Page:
- The concessionaire said in the petition filed before the High Court that it was apprehensive that KRA would attach its accounts and paralyse its operations.
- The company wants the court to temporarily suspend a decision of the Tax Appeals Tribunal directing it to pay Sh1.6 of unpaid tax.
- Through Philip Nyachoti, RVR said it will be exposed to enormous and substantial financial loss and damages if the decision is not suspended.
Rift Valley Railways (RVR) has rushed to the High Court to block the Kenya Revenue Authority (KRA) from freezing its accounts or seizing its assets to recover tax bill of Sh1.6 billion.
The concessionaire said in the petition filed before the High Court that it was apprehensive that KRA would attach its accounts and paralyse its operations.
The company wants the court to temporarily suspend a decision of the Tax Appeals Tribunal directing it to pay Sh1.6 of unpaid tax.
Through Philip Nyachoti, RVR said it will be exposed to enormous and substantial financial loss and damages if the decision is not suspended. Mr Nyachoti added that the company’s operations will be crippled completely, yet Covid-19 has slowed down or paralysed businesses worldwide.
“The applicant (RVR) is willing to abide by any reasonable orders and conditions as to security guarantee by providing a suitable bank guarantee for a reasonable sum taking into account the prevailing situation occasioned by the Covid-19 pandemic,” he submitted.
In September, the Tribunal chaired by Mahat Somane dismissed the appeal by the concessionaire stating that some of the items imported by RVR, among them locomotives and diesel engines, were not tax exempt as alleged.
“This therefore leaves room for one reasonable conclusion; that the Appellant (RVR) was not granted remission in respect of the locomotives and as such the taxes as assessed by the Respondent (KRA) are properly due and payable by the Appellant,” the Tribunal ruled.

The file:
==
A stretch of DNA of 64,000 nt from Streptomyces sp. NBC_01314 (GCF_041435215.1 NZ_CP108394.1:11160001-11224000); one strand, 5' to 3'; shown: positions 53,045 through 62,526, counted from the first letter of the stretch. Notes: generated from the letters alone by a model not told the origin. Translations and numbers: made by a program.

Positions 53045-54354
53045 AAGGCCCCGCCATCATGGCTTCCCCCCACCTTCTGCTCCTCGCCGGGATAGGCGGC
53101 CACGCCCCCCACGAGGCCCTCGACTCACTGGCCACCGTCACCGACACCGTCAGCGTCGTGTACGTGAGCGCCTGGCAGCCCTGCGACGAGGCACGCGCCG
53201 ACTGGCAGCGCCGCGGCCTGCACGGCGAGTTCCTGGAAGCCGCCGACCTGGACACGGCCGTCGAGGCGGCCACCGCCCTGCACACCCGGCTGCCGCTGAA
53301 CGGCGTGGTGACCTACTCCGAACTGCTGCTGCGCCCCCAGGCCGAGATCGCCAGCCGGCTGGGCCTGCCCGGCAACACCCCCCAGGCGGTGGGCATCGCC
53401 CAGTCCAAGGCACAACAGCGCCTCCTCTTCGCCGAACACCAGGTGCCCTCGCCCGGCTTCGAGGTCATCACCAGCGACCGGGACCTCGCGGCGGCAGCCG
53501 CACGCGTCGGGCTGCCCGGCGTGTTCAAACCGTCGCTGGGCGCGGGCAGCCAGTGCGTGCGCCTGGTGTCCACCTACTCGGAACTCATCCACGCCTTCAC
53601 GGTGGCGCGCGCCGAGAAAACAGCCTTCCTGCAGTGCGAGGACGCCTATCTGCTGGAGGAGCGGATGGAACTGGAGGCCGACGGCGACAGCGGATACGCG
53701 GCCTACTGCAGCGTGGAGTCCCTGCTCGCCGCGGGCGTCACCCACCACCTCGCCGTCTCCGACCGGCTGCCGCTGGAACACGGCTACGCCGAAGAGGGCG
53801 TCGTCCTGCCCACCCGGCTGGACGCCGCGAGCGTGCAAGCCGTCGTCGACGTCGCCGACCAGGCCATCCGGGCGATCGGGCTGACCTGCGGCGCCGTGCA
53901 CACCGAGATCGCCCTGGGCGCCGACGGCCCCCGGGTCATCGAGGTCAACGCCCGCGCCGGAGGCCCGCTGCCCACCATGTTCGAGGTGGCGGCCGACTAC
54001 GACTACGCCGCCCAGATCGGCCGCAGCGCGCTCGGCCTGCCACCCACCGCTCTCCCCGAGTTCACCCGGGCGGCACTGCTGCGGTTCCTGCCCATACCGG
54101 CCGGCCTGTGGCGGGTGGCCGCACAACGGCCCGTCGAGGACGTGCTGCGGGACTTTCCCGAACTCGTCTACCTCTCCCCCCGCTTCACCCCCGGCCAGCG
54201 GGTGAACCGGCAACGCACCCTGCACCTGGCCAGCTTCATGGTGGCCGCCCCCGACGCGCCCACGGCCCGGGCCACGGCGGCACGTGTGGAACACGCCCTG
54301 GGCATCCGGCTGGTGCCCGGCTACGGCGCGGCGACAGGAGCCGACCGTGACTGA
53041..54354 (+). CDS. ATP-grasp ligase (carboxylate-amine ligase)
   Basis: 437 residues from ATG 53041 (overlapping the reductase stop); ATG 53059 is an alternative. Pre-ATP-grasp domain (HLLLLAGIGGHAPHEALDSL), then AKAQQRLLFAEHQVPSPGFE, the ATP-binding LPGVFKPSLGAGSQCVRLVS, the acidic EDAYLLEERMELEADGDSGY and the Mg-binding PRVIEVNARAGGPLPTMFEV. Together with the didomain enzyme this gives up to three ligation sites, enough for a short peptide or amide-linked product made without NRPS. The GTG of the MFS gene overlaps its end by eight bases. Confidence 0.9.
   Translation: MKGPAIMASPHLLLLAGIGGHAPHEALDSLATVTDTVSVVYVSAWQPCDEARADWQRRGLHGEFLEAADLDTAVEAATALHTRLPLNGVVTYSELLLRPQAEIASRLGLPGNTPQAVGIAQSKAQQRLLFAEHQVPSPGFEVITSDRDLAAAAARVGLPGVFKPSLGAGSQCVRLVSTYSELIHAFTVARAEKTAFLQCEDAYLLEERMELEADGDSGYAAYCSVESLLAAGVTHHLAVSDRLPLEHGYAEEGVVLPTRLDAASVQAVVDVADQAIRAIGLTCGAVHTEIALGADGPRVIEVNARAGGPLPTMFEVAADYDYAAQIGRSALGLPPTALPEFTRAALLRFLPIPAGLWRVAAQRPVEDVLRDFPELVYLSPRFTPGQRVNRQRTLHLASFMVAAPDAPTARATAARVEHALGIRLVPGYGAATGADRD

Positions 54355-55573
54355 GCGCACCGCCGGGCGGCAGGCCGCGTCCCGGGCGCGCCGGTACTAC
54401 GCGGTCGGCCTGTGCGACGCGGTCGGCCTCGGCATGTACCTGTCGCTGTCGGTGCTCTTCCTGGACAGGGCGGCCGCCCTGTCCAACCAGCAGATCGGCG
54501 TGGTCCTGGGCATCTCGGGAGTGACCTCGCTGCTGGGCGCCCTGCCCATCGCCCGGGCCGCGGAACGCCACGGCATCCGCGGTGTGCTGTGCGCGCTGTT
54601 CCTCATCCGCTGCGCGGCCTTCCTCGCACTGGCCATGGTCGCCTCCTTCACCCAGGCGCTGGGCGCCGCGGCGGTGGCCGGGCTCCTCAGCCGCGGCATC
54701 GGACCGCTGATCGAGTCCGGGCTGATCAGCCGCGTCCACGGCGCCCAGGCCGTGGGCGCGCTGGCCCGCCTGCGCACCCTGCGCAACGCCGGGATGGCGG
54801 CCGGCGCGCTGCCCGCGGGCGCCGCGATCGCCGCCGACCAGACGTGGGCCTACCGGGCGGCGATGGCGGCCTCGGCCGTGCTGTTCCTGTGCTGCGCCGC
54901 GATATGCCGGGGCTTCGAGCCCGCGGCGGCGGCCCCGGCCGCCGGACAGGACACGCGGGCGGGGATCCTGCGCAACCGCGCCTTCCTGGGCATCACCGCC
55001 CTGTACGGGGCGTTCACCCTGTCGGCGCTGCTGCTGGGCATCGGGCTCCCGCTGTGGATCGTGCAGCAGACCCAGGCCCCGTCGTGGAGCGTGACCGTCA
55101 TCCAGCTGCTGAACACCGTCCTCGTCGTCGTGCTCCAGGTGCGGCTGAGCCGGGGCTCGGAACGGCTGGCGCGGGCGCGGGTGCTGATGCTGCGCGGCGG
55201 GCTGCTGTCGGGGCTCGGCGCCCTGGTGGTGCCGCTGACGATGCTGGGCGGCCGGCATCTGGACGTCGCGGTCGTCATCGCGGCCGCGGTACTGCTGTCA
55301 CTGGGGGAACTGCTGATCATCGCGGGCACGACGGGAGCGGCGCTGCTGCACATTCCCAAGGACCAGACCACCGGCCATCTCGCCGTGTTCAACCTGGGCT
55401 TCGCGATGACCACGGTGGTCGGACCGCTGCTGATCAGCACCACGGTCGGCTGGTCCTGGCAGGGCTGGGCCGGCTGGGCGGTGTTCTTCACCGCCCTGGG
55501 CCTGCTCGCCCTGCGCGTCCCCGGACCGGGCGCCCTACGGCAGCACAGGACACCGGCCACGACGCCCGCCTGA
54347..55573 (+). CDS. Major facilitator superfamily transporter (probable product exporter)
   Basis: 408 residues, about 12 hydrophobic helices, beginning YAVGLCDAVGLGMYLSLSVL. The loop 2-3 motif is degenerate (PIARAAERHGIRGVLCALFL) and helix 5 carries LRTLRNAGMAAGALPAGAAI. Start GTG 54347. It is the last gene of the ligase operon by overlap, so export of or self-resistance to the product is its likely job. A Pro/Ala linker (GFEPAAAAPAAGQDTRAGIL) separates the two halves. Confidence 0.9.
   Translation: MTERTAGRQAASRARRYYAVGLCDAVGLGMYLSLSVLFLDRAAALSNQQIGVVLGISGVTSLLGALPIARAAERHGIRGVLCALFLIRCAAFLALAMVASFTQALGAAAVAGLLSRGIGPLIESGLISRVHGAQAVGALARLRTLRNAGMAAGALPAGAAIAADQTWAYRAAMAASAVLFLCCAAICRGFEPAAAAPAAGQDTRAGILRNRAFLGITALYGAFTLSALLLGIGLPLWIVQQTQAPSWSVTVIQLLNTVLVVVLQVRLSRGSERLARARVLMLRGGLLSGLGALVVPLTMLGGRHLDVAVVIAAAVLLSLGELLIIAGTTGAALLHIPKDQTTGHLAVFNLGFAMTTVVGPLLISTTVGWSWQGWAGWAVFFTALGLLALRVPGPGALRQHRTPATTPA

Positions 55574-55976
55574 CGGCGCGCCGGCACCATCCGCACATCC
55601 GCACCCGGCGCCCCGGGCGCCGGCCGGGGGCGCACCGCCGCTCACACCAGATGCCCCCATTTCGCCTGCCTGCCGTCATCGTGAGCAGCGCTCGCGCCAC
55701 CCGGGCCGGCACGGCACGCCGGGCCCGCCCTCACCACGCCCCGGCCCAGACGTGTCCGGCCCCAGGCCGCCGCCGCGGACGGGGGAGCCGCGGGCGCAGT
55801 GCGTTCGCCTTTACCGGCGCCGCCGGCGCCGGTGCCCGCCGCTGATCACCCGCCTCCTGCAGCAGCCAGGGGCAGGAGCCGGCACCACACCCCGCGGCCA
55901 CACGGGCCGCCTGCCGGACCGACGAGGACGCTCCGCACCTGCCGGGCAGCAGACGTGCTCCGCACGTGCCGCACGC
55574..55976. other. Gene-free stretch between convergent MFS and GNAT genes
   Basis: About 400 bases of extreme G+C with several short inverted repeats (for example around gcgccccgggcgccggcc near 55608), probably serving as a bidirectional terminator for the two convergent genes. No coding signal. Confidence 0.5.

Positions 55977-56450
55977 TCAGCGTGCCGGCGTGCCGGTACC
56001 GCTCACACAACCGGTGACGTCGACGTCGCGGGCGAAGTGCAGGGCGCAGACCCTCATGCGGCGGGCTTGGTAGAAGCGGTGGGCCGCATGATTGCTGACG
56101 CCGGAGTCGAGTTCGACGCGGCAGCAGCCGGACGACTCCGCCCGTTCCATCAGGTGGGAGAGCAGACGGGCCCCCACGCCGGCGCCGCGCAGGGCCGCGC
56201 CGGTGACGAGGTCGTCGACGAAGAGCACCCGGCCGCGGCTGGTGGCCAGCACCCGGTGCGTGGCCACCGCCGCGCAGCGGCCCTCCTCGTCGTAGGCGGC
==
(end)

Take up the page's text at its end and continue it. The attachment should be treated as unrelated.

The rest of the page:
KRA told the tribunal that it did an analysis of the company’s business between 2011 and 2016 in respect of customs duty, value added tax, withholding tax and withholding VAT. The taxman later in 2017 issued an assessment notice for taxes amounting to Sh1.69 billion.
But the company argued that the Tribunal misapplied the law by holding that RVR was not granted full exemption of taxes in the importation of capital goods.
Mr Nyachoti said there was documentary evidence to prove that the Treasury CS approved the waiver on August 15, 2011.
He said it was therefore wrong for the tribunal to find that Treasury did not grant exemption “The tribunal erred by finding that the appellant (RVR) is bound by the respondent’s assessment on undervaluation of freight charges for locomotives and diesel engines despite the same having been exempted by the national treasury,” he said.
KRA had accused the company for undervaluing freight charges on six imported locomotives in December 2014 and fraudulent remission of VAT on importation of tamping and ballast distributing machines.
The tribunal ruled that the failure to withhold tax as required was a breach of the law on the part of the RVR, a move that was occasioned by its miscomprehension of the effects of the repeal of Section 25A of the VAT Act.
According to the Tribunal, a perusal of the documents showed that some items the company claimed were exempted had been left out by the Treasury.
“Accordingly, we find that the taxes assessed by the Respondent in respect of the locomotive, spare parts, diesel engines, train simulator and the tamping machine are owing to the public purse and should be settled by the Appellant,” the Tribunal ruled.